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jrgallag

With the hand-over-hand locking technique we used for the linked-list, deadlock is impossible. This is because we always acquire locks in ascending order: if we have a lock, we never ask for a lock on an earlier node. Therefore there cannot be circular wait, and therefore cannot be deadlock.

0xc0ffee

Circular linked lists were mentioned in lecture and you would run into deadlock problems in that case. (This is as the ascending order invariant is no longer true).

For example, if you have a two-element circular linked list (silly example, I know, but)

X -> Y -> X

1. Thread 0 grabs a lock on X
2. Thread 0 grabs a lock on Y
3. Thread 0 releases the lock on X
4. Thread 1 grabs the lock on X
5. Thread 0 begins a delete on Y
6. Thread 1 begins a delete on X

Then neither thread can delete their respective node, as they each need the next pointer for the previous node, but cannot obtain it as the other thread has the prev node. Deadlocked :/

ppwwyyxx

There is a trade off in selecting the granularity.

We can have one lock for every several nodes instead of every one node, then there will be less overhead in traversing and storage, but less parallelism as well.

mperron

I think we can have a "middle ground" implementation and initialize a fixed array of lock of a size proportional to the number of threads. We can acquire a lock by using the address of the item we want to lock mod the length of the lock list. This allows us to decide the granularity of locks by choosing the number of total locks at we initialization of the lock array. However, I believe this could result in deadlock if we need to acquire multiple locks, so a more sophisticated scheme might be necessary to prevent this.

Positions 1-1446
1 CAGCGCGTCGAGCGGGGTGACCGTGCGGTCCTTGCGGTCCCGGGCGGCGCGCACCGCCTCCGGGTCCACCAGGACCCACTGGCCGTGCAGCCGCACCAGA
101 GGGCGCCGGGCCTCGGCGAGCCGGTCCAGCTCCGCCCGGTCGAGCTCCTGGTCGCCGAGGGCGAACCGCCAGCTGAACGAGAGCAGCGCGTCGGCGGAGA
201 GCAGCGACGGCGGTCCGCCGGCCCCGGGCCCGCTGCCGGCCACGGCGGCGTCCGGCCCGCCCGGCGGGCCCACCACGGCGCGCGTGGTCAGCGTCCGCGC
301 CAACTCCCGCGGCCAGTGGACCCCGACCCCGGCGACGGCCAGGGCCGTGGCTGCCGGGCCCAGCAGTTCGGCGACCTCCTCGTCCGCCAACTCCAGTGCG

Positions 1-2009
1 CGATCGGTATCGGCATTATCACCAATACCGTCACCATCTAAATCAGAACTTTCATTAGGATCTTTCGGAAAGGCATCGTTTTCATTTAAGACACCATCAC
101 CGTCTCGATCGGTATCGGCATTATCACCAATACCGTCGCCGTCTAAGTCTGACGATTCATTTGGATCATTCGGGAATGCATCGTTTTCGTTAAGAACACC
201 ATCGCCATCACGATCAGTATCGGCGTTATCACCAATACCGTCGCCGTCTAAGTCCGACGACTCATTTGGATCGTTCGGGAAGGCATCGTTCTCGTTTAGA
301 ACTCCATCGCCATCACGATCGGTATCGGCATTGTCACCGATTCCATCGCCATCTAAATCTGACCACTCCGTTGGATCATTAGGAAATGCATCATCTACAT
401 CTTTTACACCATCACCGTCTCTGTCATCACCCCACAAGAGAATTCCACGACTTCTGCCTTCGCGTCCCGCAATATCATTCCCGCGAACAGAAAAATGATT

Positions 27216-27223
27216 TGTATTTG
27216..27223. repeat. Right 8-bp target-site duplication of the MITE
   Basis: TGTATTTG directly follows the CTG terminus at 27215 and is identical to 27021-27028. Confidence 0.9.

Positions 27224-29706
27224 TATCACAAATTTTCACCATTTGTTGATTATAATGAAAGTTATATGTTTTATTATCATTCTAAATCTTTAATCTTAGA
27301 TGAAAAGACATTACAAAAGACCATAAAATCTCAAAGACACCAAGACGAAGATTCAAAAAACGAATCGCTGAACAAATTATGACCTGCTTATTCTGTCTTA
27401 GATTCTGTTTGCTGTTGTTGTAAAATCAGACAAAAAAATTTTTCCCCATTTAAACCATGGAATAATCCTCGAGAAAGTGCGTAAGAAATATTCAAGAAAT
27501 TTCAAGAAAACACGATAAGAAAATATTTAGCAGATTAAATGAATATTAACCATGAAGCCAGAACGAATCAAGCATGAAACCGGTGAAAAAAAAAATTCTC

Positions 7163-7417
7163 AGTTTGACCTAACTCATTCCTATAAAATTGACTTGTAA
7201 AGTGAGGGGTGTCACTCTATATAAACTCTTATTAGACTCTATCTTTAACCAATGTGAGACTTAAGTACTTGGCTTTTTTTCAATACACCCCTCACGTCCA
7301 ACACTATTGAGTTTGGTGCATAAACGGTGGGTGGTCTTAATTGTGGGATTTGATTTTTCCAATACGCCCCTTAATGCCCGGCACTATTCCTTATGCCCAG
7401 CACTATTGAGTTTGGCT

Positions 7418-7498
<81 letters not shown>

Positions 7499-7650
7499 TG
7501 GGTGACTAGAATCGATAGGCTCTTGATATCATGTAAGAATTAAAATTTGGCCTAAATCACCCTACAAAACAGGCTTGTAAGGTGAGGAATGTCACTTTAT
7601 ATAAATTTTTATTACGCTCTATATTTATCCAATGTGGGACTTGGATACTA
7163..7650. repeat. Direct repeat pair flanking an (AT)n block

ppwwyyxx

Apart from the granularity, another potential way to optimize the linked list is to have non-exclusive lock (e.g. reader-writer lock) to allow parallel accesses.

aeu

Is there a general consensus on the difference between the performance of lock-free data structures (that use atomic operations) vs. fine-grained locking? We've learned about how both kinds of operations impact the performance of all the cores on a high core count machine. I wonder whether it is better to use one or the other when, for example, you're programming on ~60 cores for a Xeon Phi.

Perpendicular

@mperron There is a problem with a middle ground approach in that we need to account for modifications to the list. (Additions and deletions). The linked list may become too small or too big and we may not see the best speedup.

memebryant

@aeu, I don't believe there is a general consensus on this topic.

To the best of my knowledge, the tradeoffs come from locks being inherently slower under high contention than a short instruction sequence and an atomic commit operation. Fine grained locking doesn't have the ability to solve this problem, it just tries to reduce the amount this occurs by hopefully avoiding contention. I believe deciding which to use comes down to whether your access patterns can avoid contention, which suggests that lockfree structures should in general be more efficient at higher numbers of cores.

bdebebe

@aeu The above point touched on most of it, but I also think it's worth noting that the discussion not only deals with contention, but overhead tradeoffs as well.